Equal Opportunity Still Urgently Needed

Author: Pope John Paul II


Pope John Paul II

Message delivered 20 August 1995

Dear Brothers and Sisters,

1. Doubtless one of the great social changes of our time is the increasing role played by women, also in an executive capacity, in labor and the economy. This process is gradually changing the face of society, and it is legitimate to hope that it will gradually succeed in changing that of the economy itself, giving it a new human inspiration and removing it from the recurring temptation of dull efficiency marked only by the laws of profit. How can we fail to see that, in order to deal satisfactorily with the many problems emerging today, special recourse to the feminine genius is essential? Among other things, I am thinking of the problems of education, leisure time, the quality of life, migration, social services, the elderly, drugs, health care, ecology. "In all these areas a greater presence of women in society will prove most valuable", and "it will force systems to be redesigned in a way which favors the processes of humanization which mark the "civilization of love" (Letter to Women, n. 4).

2. Nevertheless, it is clear that increasing the role of women in the frequently harsh and demanding structures of economic activity must take into account their temperament and particular needs. Above all it is necessary to respect the right and duty of woman as mother to carry out her specific tasks in the family, without being forced by need to take on an additional job. What would society truly gain—even at the economic level—if a short-sighted labor policy were to prejudice the family's endurance and functions?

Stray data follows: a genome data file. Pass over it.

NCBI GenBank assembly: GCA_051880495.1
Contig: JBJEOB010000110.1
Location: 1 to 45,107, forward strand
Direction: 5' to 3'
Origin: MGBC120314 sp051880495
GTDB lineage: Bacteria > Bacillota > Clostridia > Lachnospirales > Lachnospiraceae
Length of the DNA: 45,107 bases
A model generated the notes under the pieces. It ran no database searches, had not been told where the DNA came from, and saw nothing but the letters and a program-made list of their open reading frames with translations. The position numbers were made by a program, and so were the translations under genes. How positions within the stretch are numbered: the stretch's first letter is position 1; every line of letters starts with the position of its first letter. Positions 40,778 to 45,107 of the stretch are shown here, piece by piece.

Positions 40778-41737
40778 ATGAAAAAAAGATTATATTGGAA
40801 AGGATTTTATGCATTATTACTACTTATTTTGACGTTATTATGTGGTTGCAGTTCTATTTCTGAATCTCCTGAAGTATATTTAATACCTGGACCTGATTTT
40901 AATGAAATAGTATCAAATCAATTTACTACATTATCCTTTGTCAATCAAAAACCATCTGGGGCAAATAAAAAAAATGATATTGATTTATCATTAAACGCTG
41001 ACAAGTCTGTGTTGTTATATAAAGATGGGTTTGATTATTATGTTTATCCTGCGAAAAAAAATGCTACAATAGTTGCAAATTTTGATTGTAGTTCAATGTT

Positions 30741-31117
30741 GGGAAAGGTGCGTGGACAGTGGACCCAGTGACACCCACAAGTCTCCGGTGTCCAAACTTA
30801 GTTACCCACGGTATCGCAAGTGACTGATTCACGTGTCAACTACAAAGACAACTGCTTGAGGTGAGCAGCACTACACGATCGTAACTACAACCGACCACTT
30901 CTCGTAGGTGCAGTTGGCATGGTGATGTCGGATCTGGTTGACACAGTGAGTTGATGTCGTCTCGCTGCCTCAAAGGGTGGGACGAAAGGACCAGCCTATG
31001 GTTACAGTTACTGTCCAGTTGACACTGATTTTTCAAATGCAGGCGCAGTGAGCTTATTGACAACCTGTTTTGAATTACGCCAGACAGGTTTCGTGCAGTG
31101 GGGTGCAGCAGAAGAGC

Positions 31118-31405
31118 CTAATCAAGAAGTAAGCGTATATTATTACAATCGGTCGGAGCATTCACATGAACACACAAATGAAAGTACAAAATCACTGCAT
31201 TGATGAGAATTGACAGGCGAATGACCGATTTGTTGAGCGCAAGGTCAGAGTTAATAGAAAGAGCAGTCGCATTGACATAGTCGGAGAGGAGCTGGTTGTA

The safeguarding of this basic good however cannot be an alibi with regard to the principle of equal opportunity for men and women also in work outside the family. Flexible and balanced solutions should be found which can harmonize the different needs. In fact—as I wrote in my recent Letter to Women—"Much remains to be done to prevent discrimination against those who have chosen to be wives and mothers. As far as personal rights are concerned, there is an urgent need to achieve real equality in every area: equal pay for equal work, protection for working mothers, fairness in career advancements, equality of spouses with regard to family rights and the recognition of everything that is part of the rights and duties of citizens in a democratic State" (n. 4).

3. Dear brothers and sisters, let us entrust this great challenge of our era to the Blessed Virgin's intercession! Her home in Nazareth was a place of work. Mary, like any good housewife, was busy with domestic tasks while Joseph, with Jesus beside him, worked as a carpenter. May working women look to the hard-working and holy family of Nazareth, and may society be able to find suitable ways to increase their role to the full.

Taken from:
L'Osservatore Romano
Weekly Edition in English
23 August 1995, p. 1.

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